Tuesday, February 5, 2008
Smell of Death by Marilyn Meredith
Smell of Death by Marilyn Meredith
WHEN RESPONDING TO a suspicious circumstance call, Officer Stacey Wilbur was met on the sidewalk by the reporting party, an elderly woman identified as Mrs. Lindhall. Stacey slid from the seat of her police unit and, as she stood, tucked a wisp of honey blonde hair into the barrette that held the remainder of her locks in a neat loop at the nape of her neck.
Mrs. Lindhall towered above Stacey’s five-foot-four inches as she joined the policewoman on the small square of Bermuda grass in front of a tiny stucco cottage.
“You’re the one who called?” Stacey tried not to notice the critical glance the woman gave her over the steel-framed spectacles perched halfway down a patrician nose. It was an all-too-familiar expression to Stacey. Her slight, slim figure and fine features gave her a deceptively delicate appearance, not matching most of the small, southern California beach community’s citizens’ ideas of how a law enforcement officer should look.
Despite the glance and an almost imperceptible sniff, Mrs. Lindhall had the good manners to keep her opinion to herself. “Yes…ah…Officer, I am. You see, I’m most concerned about my neighbor, Darlene Brantley. She has two small children, you see. She’s usually off to work by now. I always see her pass when she takes the children down the street to the sitter. She might be ill, of course, but I tried to reach her by phone. I’ve knocked, but I can’t seem to raise anyone.”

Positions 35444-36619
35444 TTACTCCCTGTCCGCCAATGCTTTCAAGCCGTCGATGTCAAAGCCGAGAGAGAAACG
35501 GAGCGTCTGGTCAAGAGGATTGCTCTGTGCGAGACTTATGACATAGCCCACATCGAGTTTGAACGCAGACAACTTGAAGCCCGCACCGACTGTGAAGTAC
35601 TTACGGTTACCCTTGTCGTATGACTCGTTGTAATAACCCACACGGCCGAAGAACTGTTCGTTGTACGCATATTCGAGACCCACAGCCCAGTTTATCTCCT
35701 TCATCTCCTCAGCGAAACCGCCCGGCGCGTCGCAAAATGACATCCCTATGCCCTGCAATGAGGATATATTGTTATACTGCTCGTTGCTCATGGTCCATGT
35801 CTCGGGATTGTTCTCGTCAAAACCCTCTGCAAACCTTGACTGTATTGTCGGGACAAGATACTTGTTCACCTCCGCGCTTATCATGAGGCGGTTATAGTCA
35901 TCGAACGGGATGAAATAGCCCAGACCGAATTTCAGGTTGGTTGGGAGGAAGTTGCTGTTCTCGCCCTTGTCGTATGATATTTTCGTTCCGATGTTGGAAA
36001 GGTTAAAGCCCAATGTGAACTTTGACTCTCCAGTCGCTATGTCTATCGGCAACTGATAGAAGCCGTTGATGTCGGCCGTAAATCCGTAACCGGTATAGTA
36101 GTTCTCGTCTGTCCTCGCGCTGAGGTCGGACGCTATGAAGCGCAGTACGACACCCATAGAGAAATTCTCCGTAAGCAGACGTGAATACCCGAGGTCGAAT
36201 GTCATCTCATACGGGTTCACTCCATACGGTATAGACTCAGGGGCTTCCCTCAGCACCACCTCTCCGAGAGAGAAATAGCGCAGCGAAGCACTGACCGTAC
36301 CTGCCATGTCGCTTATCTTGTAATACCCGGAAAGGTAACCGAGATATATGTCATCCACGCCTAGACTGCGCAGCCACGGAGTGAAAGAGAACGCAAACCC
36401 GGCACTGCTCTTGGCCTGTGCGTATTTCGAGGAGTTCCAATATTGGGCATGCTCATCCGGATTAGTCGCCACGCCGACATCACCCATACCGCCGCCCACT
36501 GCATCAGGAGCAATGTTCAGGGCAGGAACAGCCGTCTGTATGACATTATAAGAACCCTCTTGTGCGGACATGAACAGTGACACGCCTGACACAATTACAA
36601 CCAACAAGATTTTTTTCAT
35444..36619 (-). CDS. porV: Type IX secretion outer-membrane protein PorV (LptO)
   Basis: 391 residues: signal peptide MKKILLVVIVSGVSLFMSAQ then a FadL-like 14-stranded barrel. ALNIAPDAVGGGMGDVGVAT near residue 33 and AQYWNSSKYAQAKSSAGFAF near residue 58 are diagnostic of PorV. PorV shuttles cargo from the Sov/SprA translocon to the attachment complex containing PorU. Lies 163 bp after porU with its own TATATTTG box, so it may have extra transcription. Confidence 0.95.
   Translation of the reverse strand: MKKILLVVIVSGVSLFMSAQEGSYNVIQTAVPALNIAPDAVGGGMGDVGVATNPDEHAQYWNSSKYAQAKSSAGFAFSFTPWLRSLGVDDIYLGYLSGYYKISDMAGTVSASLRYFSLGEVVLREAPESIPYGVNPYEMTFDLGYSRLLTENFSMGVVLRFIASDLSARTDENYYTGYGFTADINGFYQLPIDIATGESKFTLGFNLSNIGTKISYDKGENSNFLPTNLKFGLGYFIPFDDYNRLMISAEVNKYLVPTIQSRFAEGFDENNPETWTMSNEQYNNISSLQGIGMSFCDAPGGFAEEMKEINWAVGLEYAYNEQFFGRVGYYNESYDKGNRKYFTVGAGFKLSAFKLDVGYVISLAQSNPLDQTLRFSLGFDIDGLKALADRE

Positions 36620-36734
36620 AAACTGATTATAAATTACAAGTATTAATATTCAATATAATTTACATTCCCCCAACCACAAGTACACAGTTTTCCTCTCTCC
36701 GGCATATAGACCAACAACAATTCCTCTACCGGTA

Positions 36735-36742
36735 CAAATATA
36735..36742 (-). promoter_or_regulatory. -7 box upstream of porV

Thank God for all the old people in the country who had nothing more demanding to do than keep track of the comings and goings of their neighbors. “Okay, Mrs. Lindhall, I’ll see what I can find out.”
With a surprisingly agile step, the woman led Stacey to the front door. A pale beige, it had been stained by numerous dirty handprints, big and little. First, Stacey rang the bell then, with her knuckles, rapped sharply against the peeling paint. A strange sound came from inside, a kind of mewing – a kitten perhaps, or a small child. “Good Lord, that’s a baby!”
Stacey grabbed the knob, preparing to use force, but it turned easily. Warily, she pushed the door open and squinted into the dim interior. No matter how often she came upon the scene of a murder, she knew she would never get used to it – not the sight of a corpse, nor the terrible smell of death and blood. This time was no different.
“What is that dreadful odor?” Mrs. Lindhall coughed, crowding through the door behind Stacey.
“Don’t come any further, Mrs. Lindhall,” Stacey ordered. But the woman didn’t listen. Before Stacey could prevent it, the elderly woman had switched on the light.
A ceramic table lamp came on and illuminated the morbid scene. An infant in a bassinet was responsible for the mewing. A boy of around three crouched on the floor, dark eyes big with fear as he stared at the intruders. Tears began when he recognized his neighbor. Scrambling to his feet, he hurled himself at the woman’s knees.
The body of a young woman, clothed only in a man’s tee shirt bunched around her chest, was on the floor, crowded into the space between the couch and coffee table. That she’d either slid or fallen from the couch was evidenced by the bloody slipcover pulled from the furniture and caught under her body.
“I was afraid of something like this. Is she dead?” Mrs. Lindhall asked.
“Yes.” There was no need for Stacey to feel for a pulse. The body had expelled its wastes and blood was clotted around the wounds on the chest, shoulders, and arms.